10. #60

    Default Re: Good or Great Mandolins: What Makes the Difference?

    My wife always says "your banjo sounded nice" when I come upstairs after playing the mandolin - regardless of whether it was a cheap or expensive mandolin.

  11. #61
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    Default Re: Good or Great Mandolins: What Makes the Difference?

    Quote Originally Posted by OldSausage View Post
    My wife always says "your banjo sounded nice" when I come upstairs after playing the mandolin - regardless of whether it was a cheap or expensive mandolin.
    I'd get a new wife....no no I am just kidding . But I do make sure that my girl friend knows what I play. It helps that she grew up on bluegrass though .

  12. #62

    Default Re: Good or Great Mandolins: What Makes the Difference?

    Quote Originally Posted by Dfyngravity View Post
    I'd get a new wife....no no I am just kidding . But I do make sure that my girl friend knows what I play. It helps that she grew up on bluegrass though .
    Oh, she knows.

  13. #63
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    Default Re: Good or Great Mandolins: What Makes the Difference?

    Quote Originally Posted by OldSausage View Post
    Oh, she knows.
    I knew that was coming. Sounds just like one of my exwives..... I don't recall which one.

  14. #64
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    Default Re: Good or Great Mandolins: What Makes the Difference?

    Quote Originally Posted by Charley wild View Post
    I knew that was coming. Sounds just like one of my exwives..... I don't recall which one.

  15. #65
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    Default Re: Good or Great Mandolins: What Makes the Difference?

    If you're trying to sell it to me, it's a good mandolin, perhaps a bit overpriced.

    If I'm trying to sell it to you, it's a great mandolin -- and at the asking price, a total steal!
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    Default Re: Good or Great Mandolins: What Makes the Difference?

    A great mandolin is one that has established a reputation amongst the best players for being GREAT. Example: Reischman's Loar. Good mandolins may aspire to greatness.

    Changing the subject, a very interesting question was posed early in this thread by Farmerjones. "Do luthier's from Collings, Eastman, and Gibson know the same things?" Now that is something to ponder.
    -Newtonamic

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    Okay, I'm with you fellas tburcham's Avatar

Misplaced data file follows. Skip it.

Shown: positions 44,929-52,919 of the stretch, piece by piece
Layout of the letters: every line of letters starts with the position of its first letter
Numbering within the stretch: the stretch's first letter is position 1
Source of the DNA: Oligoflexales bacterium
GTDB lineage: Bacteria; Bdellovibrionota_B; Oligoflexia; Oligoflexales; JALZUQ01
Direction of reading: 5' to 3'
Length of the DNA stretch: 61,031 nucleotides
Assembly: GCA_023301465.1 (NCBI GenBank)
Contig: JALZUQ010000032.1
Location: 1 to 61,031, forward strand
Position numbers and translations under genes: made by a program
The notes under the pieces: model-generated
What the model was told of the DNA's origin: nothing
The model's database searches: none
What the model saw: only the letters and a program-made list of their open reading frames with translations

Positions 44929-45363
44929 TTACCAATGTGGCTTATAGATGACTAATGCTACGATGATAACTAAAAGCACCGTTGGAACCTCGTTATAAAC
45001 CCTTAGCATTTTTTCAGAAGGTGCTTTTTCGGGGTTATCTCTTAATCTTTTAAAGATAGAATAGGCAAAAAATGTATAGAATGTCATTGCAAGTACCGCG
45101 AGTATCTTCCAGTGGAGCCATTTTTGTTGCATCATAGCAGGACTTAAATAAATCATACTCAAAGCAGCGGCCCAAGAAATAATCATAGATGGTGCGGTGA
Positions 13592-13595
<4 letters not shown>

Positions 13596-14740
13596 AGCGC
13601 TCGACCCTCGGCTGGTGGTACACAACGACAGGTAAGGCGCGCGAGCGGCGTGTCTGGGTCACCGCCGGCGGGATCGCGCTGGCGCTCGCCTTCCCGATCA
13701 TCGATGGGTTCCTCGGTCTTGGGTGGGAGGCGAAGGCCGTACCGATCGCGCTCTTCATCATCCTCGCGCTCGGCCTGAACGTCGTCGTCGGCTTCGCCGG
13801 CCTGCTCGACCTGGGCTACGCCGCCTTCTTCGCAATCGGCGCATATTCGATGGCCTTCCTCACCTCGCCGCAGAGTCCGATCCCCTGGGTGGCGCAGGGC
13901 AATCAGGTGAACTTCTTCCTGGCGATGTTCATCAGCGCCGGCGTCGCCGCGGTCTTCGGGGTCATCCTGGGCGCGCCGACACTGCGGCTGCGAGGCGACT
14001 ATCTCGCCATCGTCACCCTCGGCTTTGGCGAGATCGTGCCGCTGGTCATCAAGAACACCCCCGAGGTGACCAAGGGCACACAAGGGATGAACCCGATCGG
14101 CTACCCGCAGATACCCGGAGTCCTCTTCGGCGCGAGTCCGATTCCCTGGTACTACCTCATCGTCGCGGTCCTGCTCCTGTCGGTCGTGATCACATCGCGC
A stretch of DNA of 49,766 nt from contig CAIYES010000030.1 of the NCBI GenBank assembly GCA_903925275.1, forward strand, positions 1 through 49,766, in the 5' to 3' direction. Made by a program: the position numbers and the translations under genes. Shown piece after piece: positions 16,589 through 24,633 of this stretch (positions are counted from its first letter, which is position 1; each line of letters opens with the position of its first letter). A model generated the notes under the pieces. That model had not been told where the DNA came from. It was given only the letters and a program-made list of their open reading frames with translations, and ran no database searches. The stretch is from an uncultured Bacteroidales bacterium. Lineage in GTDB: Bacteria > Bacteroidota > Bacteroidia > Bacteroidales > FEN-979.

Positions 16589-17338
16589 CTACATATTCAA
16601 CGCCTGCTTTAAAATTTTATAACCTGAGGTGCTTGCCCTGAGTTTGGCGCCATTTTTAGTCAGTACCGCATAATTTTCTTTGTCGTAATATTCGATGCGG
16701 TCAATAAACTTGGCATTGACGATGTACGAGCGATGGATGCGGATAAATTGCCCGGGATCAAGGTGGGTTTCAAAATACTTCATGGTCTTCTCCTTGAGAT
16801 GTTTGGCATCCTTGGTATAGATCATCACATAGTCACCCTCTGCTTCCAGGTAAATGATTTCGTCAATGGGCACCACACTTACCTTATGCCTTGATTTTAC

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    Default Re: Good or Great Mandolins: What Makes the Difference?

    Ok guys and ladies! I'm an engineer, so I'll throw an engineering-based answer to this question. When one studies engineering, most fields of engineering study Properties of Materials. This is the science of how a materials behave under various loads, tensions, vibrations, etc. So we have tables with all these properties for concrete, steel, rubber, and yes, even wood! While the study of these properties is well defined, in every case an engineer will apply a statistical distribution to the various properties to create a "bell curve" which is a statistical term that shows the most common occurrence of a property at the height of the bell and the less common values in question towards the tail of the curve...in other words if I place a weight on 100 pieces of steel that are all dimensionally the same, and measure the deflection (how much it bends), there will be a large number of the pieces that will have a deflection about the same, but there WILL be pieces that deflect more and pieces that deflect less. In an industrial setting, we might even reject pieces that deviate from the average value by more than one or two standard deviations (another statistical term I won't explain here).

    While I indicated that we have values for wood, you must know that while wood behaves in similar manner to other materials, it typically has a wider spread of values, e.g., no two pieces are the same...not even if they are from the same tree....each successive cut will have different grain etc.